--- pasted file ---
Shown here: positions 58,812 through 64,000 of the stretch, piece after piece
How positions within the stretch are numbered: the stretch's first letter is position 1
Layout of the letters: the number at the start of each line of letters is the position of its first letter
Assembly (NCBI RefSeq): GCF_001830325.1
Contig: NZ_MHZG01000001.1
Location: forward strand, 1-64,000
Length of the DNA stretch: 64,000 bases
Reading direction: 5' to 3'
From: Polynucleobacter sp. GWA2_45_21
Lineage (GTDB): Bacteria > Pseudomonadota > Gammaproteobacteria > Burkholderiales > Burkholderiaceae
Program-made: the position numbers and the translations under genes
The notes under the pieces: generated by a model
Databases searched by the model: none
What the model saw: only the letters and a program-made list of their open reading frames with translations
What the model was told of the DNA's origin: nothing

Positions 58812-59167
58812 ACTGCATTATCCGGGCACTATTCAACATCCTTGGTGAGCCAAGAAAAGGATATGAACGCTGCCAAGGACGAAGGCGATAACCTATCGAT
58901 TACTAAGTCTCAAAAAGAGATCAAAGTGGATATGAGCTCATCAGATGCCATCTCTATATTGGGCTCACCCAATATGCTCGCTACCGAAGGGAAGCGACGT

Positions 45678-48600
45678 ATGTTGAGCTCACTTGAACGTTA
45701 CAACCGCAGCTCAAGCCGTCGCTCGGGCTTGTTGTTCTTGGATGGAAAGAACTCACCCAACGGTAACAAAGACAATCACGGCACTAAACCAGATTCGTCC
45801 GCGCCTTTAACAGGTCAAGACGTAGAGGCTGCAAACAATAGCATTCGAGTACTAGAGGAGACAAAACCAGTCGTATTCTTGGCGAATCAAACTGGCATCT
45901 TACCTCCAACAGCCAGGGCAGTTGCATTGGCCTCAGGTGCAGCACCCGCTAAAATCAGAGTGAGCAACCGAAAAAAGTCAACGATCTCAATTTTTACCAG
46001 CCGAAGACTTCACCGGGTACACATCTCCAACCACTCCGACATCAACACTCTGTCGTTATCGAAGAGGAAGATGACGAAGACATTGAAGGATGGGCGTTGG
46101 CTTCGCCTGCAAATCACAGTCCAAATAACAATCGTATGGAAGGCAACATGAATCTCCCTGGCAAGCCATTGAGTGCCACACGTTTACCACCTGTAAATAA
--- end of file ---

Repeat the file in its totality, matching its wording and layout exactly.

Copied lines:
Shown here: positions 58,812 through 64,000 of the stretch, piece after piece
How positions within the stretch are numbered: the stretch's first letter is position 1
Layout of the letters: the number at the start of each line of letters is the position of its first letter
Assembly (NCBI RefSeq): GCF_001830325.1
Contig: NZ_MHZG01000001.1
Location: forward strand, 1-64,000
Length of the DNA stretch: 64,000 bases
Reading direction: 5' to 3'
From: Polynucleobacter sp. GWA2_45_21
Lineage (GTDB): Bacteria > Pseudomonadota > Gammaproteobacteria > Burkholderiales > Burkholderiaceae
Program-made: the position numbers and the translations under genes
The notes under the pieces: generated by a model
Databases searched by the model: none
What the model saw: only the letters and a program-made list of their open reading frames with translations
What the model was told of the DNA's origin: nothing

Positions 58812-59167
58812 ACTGCATTATCCGGGCACTATTCAACATCCTTGGTGAGCCAAGAAAAGGATATGAACGCTGCCAAGGACGAAGGCGATAACCTATCGAT
58901 TACTAAGTCTCAAAAAGAGATCAAAGTGGATATGAGCTCATCAGATGCCATCTCTATATTGGGCTCACCCAATATGCTCGCTACCGAAGGGAAGCGACGT

Positions 45678-48600
45678 ATGTTGAGCTCACTTGAACGTTA
45701 CAACCGCAGCTCAAGCCGTCGCTCGGGCTTGTTGTTCTTGGATGGAAAGAACTCACCCAACGGTAACAAAGACAATCACGGCACTAAACCAGATTCGTCC
45801 GCGCCTTTAACAGGTCAAGACGTAGAGGCTGCAAACAATAGCATTCGAGTACTAGAGGAGACAAAACCAGTCGTATTCTTGGCGAATCAAACTGGCATCT
45901 TACCTCCAACAGCCAGGGCAGTTGCATTGGCCTCAGGTGCAGCACCCGCTAAAATCAGAGTGAGCAACCGAAAAAAGTCAACGATCTCAATTTTTACCAG
46001 CCGAAGACTTCACCGGGTACACATCTCCAACCACTCCGACATCAACACTCTGTCGTTATCGAAGAGGAAGATGACGAAGACATTGAAGGATGGGCGTTGG
46101 CTTCGCCTGCAAATCACAGTCCAAATAACAATCGTATGGAAGGCAACATGAATCTCCCTGGCAAGCCATTGAGTGCCACACGTTTACCACCTGTAAATAA